The drawings and the following detailed description relate generally to substance communicating devices and coupling systems for connecting substance communicating devices. The following definitions apply to terms that may be used in the specification and the claims, unless otherwise noted.

As used herein, a “substance” is a material that may be communicated from one device to another. A substance may include a gas, a liquid, or a solid, or any combination thereof. Examples of substances include, but are not limited to, liquid soap, powdered soap, compressed air, tablets, caplets, water, ice cubes, and a beverage.

As used herein, “substance communication” or a “substance communication service” is a useful provision of a substance from one device to another device. Communicating a substance includes supplying or receiving a substance. As used herein, communication of substance includes both uni-directional and multi-directional communication between any two devices, either directly or through an adapter, as defined herein. Substance communication may be provided in quanta, such as capsules or other doses of substances, batches of discrete items, such as tablets, or consumable components.

The term “consumable” and any variation thereof, as used herein, includes any substance that may be consumed by a host, an accessory device, or a user person, such as food, cosmetics, or medicine. The consumable may, for example, be a substance that is used up and must be replenished for subsequent cycles of operation. For a clothes washer, a consumable might be a detergent and/or a softener. For a clothes dryer, a consumable might be an anti-static cloth. For a cooking or refrigeration appliance, the consumable may actually be the article on which the appliance performs its cycle of operation, as in the case of food, later to be consumed by a person. More specific examples of the use of a consumable in appliances include dispensing additives for clothes washers, clothes dryers, or combination washer/dryer appliances. The additives may include, but are not limited to, normal detergents, gentle detergents, dark clothing detergents, cold water detergents, fabric softeners, chlorine bleaches, color-safe bleaches, and fabric enhancement chemistry. Non-limiting examples of fabric enhancers are additives to provide stain resistance, wrinkle resistance, water repellency, insect repellency, color fastness, fragrances, and anti-microbials. Another example of a consumable are the filters used by an appliance. Refrigerators, dryers, washers, and dishwashers are all known to use filters that are consumed in the sense that they wear out and must be replaced.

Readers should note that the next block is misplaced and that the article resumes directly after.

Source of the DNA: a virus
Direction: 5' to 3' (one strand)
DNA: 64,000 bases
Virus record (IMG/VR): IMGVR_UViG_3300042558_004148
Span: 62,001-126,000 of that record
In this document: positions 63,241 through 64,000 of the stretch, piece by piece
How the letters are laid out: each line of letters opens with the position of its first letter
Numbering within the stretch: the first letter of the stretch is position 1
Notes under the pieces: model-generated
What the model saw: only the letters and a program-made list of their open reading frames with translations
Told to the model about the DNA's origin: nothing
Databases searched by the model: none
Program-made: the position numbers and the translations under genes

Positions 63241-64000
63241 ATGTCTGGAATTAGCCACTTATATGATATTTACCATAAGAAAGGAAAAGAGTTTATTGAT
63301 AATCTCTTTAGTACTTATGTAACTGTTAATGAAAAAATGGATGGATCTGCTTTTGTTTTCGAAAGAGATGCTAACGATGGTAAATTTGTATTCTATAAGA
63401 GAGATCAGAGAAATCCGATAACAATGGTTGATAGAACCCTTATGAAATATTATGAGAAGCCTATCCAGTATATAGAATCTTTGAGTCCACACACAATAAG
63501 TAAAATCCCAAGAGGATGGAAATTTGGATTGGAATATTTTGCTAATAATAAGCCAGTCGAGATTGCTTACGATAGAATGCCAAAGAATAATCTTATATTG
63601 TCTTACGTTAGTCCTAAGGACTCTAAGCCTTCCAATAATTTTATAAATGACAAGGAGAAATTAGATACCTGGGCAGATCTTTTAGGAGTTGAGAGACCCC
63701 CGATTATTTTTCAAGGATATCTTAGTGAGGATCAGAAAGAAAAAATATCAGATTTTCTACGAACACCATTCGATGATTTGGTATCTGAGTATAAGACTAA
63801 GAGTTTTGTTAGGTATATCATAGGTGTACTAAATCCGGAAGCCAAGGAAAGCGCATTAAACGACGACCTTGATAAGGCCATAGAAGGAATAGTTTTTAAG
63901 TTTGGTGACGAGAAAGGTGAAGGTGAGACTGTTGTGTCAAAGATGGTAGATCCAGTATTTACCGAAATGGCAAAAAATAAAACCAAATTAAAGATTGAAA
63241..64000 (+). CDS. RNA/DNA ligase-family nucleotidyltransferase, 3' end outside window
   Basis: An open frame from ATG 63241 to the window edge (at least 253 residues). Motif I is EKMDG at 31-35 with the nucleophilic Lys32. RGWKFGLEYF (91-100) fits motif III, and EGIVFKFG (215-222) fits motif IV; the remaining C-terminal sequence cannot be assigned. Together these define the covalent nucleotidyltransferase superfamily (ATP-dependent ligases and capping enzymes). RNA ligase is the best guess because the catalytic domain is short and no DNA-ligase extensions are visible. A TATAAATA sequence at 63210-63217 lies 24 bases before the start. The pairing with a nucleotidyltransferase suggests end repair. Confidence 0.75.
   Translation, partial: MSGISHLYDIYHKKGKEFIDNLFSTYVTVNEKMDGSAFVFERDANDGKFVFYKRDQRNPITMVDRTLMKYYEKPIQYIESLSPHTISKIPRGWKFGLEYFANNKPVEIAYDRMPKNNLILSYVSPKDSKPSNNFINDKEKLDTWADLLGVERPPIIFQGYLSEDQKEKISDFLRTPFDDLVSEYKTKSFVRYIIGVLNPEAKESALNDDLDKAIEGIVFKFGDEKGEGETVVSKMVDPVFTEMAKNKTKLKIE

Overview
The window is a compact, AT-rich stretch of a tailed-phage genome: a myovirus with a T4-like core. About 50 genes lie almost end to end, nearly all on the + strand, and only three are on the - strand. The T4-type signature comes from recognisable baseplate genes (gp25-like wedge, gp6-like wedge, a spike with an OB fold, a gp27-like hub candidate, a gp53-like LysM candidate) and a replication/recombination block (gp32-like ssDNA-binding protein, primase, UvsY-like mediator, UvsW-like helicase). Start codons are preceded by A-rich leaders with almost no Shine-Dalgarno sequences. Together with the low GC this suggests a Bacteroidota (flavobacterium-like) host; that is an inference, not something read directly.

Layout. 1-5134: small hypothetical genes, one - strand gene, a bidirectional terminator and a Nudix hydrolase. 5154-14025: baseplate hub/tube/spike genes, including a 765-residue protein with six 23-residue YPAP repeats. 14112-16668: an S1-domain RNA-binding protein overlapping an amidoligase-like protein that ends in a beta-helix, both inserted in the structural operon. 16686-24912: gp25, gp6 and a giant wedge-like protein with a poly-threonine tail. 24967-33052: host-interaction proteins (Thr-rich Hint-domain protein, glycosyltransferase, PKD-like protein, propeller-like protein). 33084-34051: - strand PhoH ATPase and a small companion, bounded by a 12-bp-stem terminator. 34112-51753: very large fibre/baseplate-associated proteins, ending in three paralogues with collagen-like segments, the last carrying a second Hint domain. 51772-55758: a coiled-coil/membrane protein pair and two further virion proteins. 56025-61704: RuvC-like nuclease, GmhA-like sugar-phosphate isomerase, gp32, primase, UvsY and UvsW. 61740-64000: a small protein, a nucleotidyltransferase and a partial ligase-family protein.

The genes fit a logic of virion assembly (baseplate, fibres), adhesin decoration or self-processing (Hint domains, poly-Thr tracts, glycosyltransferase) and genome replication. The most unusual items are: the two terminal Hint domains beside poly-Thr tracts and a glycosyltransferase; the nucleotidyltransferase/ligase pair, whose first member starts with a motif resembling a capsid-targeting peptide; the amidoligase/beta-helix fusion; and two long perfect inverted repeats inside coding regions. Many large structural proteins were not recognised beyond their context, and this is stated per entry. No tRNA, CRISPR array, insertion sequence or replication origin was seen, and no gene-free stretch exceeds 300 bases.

The term “substance consumer” and any variation thereof, as used herein, is any useful device that employs, uses, stores, or dispenses a substance in connection with performing a physical or virtual function. A substance consumer may be, for example, a smart utensil, an appliance, a resource controller, such as a water controller, a dispenser, a filter, a water filter, an air filter, a detergent dispenser, a drink dispenser, a detergent cartridge, or a substance holder, such as a bottle, or a jug, or a cycle accessory.

The term “substance provider” and any variation thereof, as used herein, is any device that is capable of providing or supplying a substance to another device.

As used herein, the term “substance holder” is anything that holds or contains a substance, which may include, but is not limited to, a container, a dispenser, a cartridge, a dish, a bag, or a carton.

As used herein, the term “consumable holder” is any substance holder that holds or contains a consumable.

As used herein, the terms “substance communication coupling system” or “substance service connector system” refer to any connector system having at least two separate substance communication coupling system components, each of which is associated with a useful device. The substance communication coupling system components cooperate with one another to couple the useful devices to facilitate communication of a substance between the useful devices.